And finally, Mr. Murphy’s article is cogent and exercises ratiocination, both by design and substance. Par excellence! If only the masses (the collective) would listen! I think not! That’s why it’s called “the collective”—it is the architect of its’ dilemmas! C’est la guerre.


    Capt. A.
    Principauté de Monaco
    UTC +1:00 CET

  4. RG says:

    This is analogous to boycotting a restaurant that doubled as an underground railroad depot after finding they capitulated when threatened by state agents.

    I believe it makes more sense to increase purchases at Amazon rather than boycotting it, although both tacks are a bit juvenile.

    I think the good news is the media mass promoting Assange’s mission. The viewpoint seems to be less fringe than it has ever been.

    Had Wikileaks distributed similar information in the middle of the last decade, I think support for hunting Assange and destroying his website would be nearly universal.

  5. Mike says:

    While I wasn’t calling for the boycott of Amazon, I was certainly disgusted with them. I hear the argument, that they don’t stand up to the government for the same reasons we don’t, but I don’t know how much I buy that, given the reason I don’t stand up is because I cannot afford legal representation to properly stand and fight should it come back on me, Amazon can. I don’t stand up to the government because if I lose, I could personally lose my liberties by going to jail, no one at Amazon would go to jail. Finally, Amazon took up the “free speech” argument about a month prior protecting their right (and the rights of authors) to publish books about pedophilia. They stood down after their customer base (the market) demanded they get rid of it, but they fought the fight. Why didn’t they fight the fight against Lieberman?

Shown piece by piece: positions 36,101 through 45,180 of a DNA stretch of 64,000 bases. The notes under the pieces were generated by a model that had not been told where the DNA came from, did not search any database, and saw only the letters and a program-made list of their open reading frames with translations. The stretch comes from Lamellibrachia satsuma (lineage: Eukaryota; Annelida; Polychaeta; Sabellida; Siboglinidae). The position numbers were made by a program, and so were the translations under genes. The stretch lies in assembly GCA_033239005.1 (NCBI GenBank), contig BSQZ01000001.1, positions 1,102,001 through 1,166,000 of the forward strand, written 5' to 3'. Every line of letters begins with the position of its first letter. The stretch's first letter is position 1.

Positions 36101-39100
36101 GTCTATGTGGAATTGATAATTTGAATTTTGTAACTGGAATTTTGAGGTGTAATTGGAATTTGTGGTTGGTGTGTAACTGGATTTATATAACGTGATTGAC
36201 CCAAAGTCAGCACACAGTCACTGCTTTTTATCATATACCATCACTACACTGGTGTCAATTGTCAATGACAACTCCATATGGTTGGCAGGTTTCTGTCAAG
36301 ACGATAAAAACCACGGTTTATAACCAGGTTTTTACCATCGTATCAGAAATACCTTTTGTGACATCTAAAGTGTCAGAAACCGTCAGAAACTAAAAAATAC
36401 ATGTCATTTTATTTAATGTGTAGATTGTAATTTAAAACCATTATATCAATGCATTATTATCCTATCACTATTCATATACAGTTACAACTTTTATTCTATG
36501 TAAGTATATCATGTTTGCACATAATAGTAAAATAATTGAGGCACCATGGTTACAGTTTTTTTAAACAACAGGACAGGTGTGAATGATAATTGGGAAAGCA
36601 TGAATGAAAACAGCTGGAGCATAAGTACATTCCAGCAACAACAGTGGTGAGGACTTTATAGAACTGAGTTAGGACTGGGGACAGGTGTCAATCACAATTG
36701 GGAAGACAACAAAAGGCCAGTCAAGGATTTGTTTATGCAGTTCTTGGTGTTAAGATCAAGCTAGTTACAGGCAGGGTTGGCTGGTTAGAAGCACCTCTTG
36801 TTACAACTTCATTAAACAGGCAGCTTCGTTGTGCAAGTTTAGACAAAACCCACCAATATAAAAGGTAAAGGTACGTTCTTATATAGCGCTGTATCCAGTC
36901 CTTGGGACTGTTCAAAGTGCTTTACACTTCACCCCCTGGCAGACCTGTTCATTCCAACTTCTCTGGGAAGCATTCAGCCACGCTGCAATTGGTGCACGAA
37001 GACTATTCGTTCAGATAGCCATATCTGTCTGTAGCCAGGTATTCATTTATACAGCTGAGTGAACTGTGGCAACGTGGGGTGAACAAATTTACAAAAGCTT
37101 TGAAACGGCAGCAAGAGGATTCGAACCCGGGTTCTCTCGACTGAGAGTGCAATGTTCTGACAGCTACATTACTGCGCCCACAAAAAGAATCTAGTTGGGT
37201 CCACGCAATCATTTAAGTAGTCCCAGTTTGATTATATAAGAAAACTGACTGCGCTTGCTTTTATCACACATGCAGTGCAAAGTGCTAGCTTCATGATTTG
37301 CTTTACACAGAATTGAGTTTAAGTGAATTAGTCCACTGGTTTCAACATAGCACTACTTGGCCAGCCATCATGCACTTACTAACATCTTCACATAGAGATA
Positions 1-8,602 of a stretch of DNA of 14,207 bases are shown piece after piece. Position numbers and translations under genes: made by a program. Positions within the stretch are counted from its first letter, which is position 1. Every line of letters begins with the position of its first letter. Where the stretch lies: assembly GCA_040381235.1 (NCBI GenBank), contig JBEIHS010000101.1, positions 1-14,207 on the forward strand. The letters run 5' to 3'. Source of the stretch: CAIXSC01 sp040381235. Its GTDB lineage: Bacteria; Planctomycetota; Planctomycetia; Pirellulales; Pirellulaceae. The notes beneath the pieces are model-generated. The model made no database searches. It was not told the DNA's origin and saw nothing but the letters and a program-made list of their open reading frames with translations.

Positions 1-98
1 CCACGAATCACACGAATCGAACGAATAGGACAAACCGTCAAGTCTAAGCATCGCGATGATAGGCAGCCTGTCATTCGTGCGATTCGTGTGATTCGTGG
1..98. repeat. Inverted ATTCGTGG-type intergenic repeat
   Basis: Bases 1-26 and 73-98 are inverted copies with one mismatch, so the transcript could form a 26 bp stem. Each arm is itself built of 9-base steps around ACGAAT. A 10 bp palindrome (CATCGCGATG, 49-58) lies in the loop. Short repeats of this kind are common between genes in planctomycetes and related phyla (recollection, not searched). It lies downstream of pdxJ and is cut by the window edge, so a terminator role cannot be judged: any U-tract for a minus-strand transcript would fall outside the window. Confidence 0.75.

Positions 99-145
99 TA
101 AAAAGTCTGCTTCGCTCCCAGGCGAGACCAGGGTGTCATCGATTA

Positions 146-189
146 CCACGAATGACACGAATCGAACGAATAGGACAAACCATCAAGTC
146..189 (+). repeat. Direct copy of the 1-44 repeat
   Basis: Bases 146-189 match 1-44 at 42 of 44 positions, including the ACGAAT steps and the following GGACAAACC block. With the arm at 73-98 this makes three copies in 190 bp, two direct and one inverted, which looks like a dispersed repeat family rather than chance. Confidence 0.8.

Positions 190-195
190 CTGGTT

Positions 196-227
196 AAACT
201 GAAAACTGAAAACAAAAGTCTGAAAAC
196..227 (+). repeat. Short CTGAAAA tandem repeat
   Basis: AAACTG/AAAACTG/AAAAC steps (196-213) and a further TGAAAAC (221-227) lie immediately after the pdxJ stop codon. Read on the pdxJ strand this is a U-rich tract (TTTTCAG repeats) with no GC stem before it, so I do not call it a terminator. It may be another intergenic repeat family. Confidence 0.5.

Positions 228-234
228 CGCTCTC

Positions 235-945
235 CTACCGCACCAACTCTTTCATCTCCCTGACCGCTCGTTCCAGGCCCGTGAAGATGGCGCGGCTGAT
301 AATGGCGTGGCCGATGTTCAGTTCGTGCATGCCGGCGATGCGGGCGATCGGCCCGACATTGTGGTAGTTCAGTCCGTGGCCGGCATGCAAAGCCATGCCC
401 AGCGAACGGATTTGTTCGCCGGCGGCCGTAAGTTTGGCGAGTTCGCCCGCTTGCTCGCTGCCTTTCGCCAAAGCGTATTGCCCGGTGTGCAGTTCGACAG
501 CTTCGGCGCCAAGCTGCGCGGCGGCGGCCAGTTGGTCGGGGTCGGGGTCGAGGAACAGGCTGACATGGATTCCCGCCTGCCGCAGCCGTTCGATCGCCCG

6. Aristos says:

    I must be in the minority, for I am not outraged with Wikileaks. I’m rather glad that they are exposing government secrets. Governments keep too many secrets.

  7. Jeremy says:

    I disagree with almost all of what you said in that LRC piece. You said it better than I can when you declared “…I am being incredibly obtuse…”

    All of your points about the boycott completely miss the point with one single exception: